At least four million workers go to work each day in damaging noise environments, ten million people in the U.S. have a noise-related hearing loss, and 22 million workers are exposed to potentially damaging noise each year, according to the Centers for Disease Control and Prevention (CDC).
Business Pulse: Workplace Safety and Health, launched today by the Centers for Disease Control and Prevention (CDC) Foundation, focuses on innovative employer strategies using science-based solutions from CDC’s National Institute for Occupational Safety and Health (NIOSH) to address emerging worker safety and health issues and well-recognized workplace hazards and exposures.
It’s common knowledge that the oil and gas industry is dangerous and the death toll is higher than other industries, but the latest data from the Bureau of Labor Statistics shows it hasn’t been improving.
A business executive once told me that safety is a “necessary evil.” When I asked him to elaborate, it became clear that his view of OSH had been distorted by expensive projects and equipment upgrades at his company, all driven by regulatory compliance concerns. He was skeptical as to whether these compliance improvements would actually improve his organization’s safety performance.
Work in cold, damp conditions can be uncomfortable, even just for an hour or two. However, workers who prepare food for 8-hour shifts in refrigerated, 40°F food preparation and storage enclosures called cold rooms may feel extremely uncomfortable, have declining work performance, and be more likely to get hurt on the job.
NIOSH is celebrating N95 Day on Sept. 4, 2015. N95 is a category of respirators commonly used by healthcare personnel tested and certified by NIOSH. The agency is partnering with the Joint Commission to highlight two new educational products, Hospital Respiratory Protection Program Toolkit: Resources for Respirator Program Administrators (National Toolkit), and Implementing Hospital Respiratory Protection Programs: Strategies from the Field.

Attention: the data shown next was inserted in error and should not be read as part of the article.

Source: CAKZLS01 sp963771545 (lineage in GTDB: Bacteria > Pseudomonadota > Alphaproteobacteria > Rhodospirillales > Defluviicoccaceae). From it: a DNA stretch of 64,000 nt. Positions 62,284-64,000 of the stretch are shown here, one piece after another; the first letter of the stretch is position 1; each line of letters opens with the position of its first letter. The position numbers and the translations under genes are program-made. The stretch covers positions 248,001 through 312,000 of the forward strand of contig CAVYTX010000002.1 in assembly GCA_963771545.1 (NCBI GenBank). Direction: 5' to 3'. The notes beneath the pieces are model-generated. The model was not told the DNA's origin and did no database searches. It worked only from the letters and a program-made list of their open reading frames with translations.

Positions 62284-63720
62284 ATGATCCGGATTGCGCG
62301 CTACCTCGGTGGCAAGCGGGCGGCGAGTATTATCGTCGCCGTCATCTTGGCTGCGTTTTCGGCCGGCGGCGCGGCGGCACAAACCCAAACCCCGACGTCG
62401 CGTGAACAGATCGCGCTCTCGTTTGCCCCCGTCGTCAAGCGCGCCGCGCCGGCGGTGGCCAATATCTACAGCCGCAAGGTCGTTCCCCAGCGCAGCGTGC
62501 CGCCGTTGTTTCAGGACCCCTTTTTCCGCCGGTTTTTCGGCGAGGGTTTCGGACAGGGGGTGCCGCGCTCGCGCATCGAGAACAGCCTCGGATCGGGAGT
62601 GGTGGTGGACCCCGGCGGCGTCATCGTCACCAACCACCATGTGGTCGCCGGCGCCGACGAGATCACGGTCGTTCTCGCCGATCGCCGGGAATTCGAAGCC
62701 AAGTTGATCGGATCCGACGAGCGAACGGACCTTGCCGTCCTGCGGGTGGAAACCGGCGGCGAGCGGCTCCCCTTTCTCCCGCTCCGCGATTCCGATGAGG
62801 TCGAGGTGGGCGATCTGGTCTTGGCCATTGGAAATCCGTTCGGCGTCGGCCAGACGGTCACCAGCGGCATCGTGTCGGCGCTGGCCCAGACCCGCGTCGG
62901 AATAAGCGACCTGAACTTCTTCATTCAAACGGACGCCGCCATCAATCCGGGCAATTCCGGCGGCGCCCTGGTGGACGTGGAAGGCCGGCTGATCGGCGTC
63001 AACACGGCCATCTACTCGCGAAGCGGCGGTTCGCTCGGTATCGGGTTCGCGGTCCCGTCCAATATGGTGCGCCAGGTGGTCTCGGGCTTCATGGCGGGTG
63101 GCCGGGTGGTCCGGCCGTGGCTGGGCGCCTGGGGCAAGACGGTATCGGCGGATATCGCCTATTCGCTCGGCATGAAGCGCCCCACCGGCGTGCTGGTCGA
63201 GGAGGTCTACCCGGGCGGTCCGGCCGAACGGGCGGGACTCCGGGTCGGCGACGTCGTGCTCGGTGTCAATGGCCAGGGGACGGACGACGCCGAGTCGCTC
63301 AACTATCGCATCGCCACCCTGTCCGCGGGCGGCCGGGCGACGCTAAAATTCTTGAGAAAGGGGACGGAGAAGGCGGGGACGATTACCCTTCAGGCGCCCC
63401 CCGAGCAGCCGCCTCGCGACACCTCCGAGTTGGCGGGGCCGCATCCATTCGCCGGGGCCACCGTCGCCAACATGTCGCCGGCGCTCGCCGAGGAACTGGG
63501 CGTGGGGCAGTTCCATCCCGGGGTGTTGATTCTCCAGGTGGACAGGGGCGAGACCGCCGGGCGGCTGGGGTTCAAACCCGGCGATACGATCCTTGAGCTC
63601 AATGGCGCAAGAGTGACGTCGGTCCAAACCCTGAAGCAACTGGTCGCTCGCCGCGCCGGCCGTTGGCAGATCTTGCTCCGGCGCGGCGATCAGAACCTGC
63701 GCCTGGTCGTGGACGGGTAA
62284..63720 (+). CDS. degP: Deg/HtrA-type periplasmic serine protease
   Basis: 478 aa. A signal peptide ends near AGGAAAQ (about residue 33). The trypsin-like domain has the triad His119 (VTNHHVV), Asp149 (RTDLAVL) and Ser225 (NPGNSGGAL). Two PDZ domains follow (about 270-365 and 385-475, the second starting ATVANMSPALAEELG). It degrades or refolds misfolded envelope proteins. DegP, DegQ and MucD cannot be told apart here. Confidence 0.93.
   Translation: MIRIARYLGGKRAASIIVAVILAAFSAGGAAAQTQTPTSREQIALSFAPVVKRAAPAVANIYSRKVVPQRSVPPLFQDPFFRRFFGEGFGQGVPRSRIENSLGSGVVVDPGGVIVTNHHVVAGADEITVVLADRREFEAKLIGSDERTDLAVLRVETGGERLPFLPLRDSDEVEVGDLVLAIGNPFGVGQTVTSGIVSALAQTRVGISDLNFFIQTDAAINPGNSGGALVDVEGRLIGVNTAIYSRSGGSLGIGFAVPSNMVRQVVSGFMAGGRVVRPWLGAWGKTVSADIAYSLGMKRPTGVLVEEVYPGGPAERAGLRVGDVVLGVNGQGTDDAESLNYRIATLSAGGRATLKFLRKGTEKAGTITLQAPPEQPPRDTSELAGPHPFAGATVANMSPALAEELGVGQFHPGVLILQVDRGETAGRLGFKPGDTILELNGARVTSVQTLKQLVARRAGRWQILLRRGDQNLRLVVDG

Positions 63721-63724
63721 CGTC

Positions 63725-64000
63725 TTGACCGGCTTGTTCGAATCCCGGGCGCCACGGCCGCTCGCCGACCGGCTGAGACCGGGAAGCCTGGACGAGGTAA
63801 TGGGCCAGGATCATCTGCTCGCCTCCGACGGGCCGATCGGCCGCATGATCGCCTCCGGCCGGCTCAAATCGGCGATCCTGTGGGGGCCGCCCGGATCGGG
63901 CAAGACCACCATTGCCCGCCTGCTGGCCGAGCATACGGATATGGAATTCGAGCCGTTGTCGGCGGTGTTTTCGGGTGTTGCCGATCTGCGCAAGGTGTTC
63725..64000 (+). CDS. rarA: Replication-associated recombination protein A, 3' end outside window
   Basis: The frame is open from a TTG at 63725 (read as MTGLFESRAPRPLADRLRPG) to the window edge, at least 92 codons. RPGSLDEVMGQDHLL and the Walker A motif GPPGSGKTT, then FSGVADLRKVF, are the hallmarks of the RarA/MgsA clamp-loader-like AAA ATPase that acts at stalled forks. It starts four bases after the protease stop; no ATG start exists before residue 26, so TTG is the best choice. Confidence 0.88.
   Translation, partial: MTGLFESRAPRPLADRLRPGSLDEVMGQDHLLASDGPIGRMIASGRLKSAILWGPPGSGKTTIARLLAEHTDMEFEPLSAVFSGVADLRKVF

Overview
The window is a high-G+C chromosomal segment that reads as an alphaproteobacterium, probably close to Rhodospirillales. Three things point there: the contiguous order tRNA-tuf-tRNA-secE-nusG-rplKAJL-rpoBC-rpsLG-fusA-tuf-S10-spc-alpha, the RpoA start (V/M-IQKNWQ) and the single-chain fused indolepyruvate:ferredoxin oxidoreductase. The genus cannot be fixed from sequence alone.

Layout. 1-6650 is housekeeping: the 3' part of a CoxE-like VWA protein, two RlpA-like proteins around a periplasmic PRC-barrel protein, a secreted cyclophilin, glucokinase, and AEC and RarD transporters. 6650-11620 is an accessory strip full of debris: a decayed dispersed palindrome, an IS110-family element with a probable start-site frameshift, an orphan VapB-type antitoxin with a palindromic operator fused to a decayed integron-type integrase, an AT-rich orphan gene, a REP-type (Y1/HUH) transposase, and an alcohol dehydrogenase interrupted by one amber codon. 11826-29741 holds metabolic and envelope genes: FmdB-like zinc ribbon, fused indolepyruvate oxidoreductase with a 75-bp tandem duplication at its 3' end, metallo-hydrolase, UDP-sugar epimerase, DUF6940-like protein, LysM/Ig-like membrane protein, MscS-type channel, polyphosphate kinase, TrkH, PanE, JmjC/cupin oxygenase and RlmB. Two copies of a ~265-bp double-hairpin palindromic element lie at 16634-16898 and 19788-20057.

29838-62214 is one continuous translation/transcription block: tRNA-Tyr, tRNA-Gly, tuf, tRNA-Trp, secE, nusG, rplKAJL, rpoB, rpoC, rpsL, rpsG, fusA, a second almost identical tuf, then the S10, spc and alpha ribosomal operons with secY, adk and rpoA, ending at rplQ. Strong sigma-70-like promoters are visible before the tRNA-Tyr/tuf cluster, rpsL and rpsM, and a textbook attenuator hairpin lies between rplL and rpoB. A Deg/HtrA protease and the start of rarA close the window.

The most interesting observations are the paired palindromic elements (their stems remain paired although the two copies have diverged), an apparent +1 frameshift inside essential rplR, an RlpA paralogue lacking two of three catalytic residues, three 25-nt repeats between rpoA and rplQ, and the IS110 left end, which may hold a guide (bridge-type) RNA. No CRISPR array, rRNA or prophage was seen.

Researchers from Colorado State University and the Colorado School of Public Health recently found workplaces that value employees’ safety and well-being as much as company productivity yield the greatest rewards.
Youth@Work-Talking Safety is a free customized curriculum that provides youth with work readiness skills to keep them safe and healthy on the job now and throughout their lives. This NIOSH brochure, intended for educators, school administrators, school boards of education, and community leaders, provides a brief overview of the curriculum and describes the benefits of using Talking Safety in middle schools and high schools in all U.S. states and territories.